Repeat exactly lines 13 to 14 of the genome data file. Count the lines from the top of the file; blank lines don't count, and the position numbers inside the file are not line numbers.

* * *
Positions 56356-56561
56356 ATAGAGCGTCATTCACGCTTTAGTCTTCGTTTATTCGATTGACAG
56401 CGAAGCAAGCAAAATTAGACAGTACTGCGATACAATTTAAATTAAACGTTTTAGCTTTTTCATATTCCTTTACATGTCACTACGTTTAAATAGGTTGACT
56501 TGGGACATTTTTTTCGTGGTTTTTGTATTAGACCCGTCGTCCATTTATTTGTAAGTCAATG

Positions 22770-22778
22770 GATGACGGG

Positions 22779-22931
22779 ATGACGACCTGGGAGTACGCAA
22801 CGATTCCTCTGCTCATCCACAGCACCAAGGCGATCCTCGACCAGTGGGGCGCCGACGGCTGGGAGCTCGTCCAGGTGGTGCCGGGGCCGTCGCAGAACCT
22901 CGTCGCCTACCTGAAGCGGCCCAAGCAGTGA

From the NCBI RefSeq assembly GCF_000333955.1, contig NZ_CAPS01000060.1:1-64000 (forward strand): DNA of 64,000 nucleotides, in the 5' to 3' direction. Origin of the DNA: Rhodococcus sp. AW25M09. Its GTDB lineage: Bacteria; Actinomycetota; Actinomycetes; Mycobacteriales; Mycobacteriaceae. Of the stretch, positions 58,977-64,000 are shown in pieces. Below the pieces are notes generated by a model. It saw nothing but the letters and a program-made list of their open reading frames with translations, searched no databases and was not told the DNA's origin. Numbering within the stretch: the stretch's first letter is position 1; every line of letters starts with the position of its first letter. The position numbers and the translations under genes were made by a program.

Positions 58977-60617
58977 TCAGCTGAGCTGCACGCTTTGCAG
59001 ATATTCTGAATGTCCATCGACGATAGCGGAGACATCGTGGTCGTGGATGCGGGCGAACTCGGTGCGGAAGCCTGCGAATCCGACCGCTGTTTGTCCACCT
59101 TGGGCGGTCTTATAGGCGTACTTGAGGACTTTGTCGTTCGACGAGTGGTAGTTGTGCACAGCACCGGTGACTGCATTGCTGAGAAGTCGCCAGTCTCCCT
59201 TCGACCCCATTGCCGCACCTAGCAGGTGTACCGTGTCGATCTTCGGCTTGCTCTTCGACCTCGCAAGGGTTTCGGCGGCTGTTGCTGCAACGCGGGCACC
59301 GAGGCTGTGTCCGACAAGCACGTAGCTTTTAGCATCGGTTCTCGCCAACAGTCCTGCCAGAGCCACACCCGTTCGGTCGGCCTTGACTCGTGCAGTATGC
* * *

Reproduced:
58977 TCAGCTGAGCTGCACGCTTTGCAG
59001 ATATTCTGAATGTCCATCGACGATAGCGGAGACATCGTGGTCGTGGATGCGGGCGAACTCGGTGCGGAAGCCTGCGAATCCGACCGCTGTTTGTCCACCT